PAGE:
Month: January 2017

Ten Things: Working from Home – Can it Really Work for In-House Counsel?

More and more employers are affording their employees the ability to work from home or “remotely” as it is sometimes called.  Studies show pretty convincingly that not only does the flexibility to work from home increase employee productivity and morale, it also heightens the company’s ability to attract and retain key talent.  It can also save the company money in terms of reduced office space needs and other costs such as parking, utilities, etc.   While working from home is growing, it is not growing as quickly at in-house legal departments.  A lot of that has to do with one primary concern: “If I cannot see them, how do I know they are really working?”  There are other issues, such as meetings, client interaction, department interaction, and so forth but the number one reason for not making work-from-home (“WFH”) an option for in-house lawyers boils down to trust.

As a former General Counsel I will be first to raise my hand and say that I was very reluctant when we first started allowing our in-house lawyers to work from home up to two days a week.  It just felt “off” to me but I made a decision to put my reservations aside and focus on coming up with a plan that would either work out to the benefit of both the company and the employee, or would prove that WFH wasn’t really for us.  I can report that it absolutely worked out fine for us both in terms of enhanced productivity and in terms of having a materially different “benefit” that made working in our legal department even more attractive, especially with respect to keeping existing talent and attracting new talent.  That’s not to say that it was without bumps, we had them.  And for some folks we needed to alter or revoke the privilege as it just didn’t work out in those cases.  This edition of Ten Things tackles the question of whether work from home can work for your legal department and the things you need to do to ensure that any WFH policy works for everyone.  While I am focusing on WFH, these same rules apply generally for managers and employees working a remote offices, i.e., offices away from headquarters.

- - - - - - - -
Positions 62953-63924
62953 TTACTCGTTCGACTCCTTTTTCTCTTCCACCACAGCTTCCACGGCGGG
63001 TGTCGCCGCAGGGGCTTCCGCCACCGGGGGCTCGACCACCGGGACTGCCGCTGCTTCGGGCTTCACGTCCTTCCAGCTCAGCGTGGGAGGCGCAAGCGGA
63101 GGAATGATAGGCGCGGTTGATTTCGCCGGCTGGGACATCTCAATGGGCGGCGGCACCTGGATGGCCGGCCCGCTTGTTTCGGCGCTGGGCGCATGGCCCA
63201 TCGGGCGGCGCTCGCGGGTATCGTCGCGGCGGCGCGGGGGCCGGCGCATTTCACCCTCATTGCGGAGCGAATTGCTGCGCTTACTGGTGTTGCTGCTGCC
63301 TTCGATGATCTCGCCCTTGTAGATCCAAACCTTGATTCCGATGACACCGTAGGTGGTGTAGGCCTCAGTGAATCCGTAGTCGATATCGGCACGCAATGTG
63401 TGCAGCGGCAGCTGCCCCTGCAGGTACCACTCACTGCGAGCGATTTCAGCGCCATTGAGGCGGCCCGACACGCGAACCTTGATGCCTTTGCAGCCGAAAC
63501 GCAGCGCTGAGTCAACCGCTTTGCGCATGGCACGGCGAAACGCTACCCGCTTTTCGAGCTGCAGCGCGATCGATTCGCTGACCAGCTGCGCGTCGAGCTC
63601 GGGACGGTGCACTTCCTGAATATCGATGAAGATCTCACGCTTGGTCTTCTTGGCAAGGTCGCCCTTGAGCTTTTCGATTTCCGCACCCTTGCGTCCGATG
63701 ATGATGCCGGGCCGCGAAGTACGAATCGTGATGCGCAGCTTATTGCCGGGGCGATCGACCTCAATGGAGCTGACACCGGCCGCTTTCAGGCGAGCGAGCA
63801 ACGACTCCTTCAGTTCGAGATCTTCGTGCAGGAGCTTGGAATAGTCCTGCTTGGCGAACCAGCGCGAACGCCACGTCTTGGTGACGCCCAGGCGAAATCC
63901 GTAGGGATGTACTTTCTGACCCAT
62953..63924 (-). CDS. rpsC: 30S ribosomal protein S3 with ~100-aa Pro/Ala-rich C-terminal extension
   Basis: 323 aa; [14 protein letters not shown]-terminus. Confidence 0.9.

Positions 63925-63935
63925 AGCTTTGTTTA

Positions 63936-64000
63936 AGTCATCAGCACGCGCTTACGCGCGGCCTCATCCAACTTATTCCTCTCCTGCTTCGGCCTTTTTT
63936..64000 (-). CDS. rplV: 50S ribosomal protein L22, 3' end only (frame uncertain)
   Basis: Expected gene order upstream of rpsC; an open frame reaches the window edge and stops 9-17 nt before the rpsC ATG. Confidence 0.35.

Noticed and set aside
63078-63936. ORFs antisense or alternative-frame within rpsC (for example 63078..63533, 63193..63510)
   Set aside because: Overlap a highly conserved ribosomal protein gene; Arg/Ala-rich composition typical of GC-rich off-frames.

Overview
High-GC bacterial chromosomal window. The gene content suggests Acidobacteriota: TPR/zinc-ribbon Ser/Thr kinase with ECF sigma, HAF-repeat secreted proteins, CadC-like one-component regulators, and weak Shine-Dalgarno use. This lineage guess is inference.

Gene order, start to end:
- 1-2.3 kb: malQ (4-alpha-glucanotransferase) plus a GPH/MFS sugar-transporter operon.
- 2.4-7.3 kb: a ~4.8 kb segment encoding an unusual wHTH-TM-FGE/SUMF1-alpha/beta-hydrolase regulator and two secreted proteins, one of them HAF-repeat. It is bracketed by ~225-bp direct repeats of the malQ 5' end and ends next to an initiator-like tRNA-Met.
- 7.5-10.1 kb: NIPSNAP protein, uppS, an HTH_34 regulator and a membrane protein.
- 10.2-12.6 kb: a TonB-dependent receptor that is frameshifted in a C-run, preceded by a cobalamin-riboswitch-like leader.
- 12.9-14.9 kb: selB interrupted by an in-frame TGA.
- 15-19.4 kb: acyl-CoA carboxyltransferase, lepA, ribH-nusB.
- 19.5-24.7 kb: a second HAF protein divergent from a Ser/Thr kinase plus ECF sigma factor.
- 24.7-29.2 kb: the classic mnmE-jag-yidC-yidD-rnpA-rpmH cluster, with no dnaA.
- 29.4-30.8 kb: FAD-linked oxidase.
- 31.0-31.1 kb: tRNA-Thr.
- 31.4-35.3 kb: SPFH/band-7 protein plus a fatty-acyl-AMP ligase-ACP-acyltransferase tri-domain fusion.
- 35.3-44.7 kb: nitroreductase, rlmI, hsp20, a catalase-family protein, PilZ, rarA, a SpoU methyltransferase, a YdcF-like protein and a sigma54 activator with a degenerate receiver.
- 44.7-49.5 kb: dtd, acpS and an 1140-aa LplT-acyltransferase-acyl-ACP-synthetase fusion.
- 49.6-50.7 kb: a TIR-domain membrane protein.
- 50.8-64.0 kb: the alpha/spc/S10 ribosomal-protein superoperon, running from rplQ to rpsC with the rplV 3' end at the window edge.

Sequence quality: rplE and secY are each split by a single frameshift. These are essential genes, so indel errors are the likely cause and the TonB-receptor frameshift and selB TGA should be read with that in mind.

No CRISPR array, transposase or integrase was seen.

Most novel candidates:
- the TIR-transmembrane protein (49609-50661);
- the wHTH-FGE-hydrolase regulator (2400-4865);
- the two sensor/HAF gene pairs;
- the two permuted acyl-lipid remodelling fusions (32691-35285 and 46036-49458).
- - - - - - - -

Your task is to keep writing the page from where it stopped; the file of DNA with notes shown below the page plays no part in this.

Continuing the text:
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Ten Things: Succession Planning for In-House Legal Departments

I want to discuss a topic of growing importance to in-house legal departments around the globe: succession planning.  It’s no secret that the population is getting older and the “Baby Boom” generation is starting to retire.  While a number of companies are working hard to put formal succession plans into place, there are many that are behind the curve.  Moreover, most company plans tend to focus on succession of the CEO or CFO.  Other key C-Suite positions are not receiving the same level of attention, or any attention at all.  In particular, the succession of the General Counsel is often relegated to “also-ran” status.  And within the legal department itself, there is usually little to no formal planning going on around succession management for senior or other key roles.  This lack of planning can lead to big problems down the road.

I have been working with Thomson Reuters on a free three-part webinar series that focuses on succession planning for in-house legal departments.  We are hosting the second webinar on Wednesday January 25, 2017 at noon Central time. You can register for free by clicking here.  You can watch the recorded Part I and read the three detailed articles I wrote by clicking here.

This failure to plan arises from two things: 1) succession planning is a low priority for the legal department given everything else going on; and 2) it’s hard to get started and it can seem overwhelming – meaning an early onset of “planning paralysis.”  Neither of these is a valid reason to fail to properly plan for succession within the Department.   The good news is that it’s never too late to get started and you can participate in the process regardless of your position in the Department.  Succession planning can be broken down into three parts: 1) evaluation of succession needs; 2) development of succession talent; and 3) putting a succession plan into place.  There a lot to cover, so grab a cup of coffee and get comfortable as this edition of “Ten Things” will take you through the steps needed to create a succession management plan:

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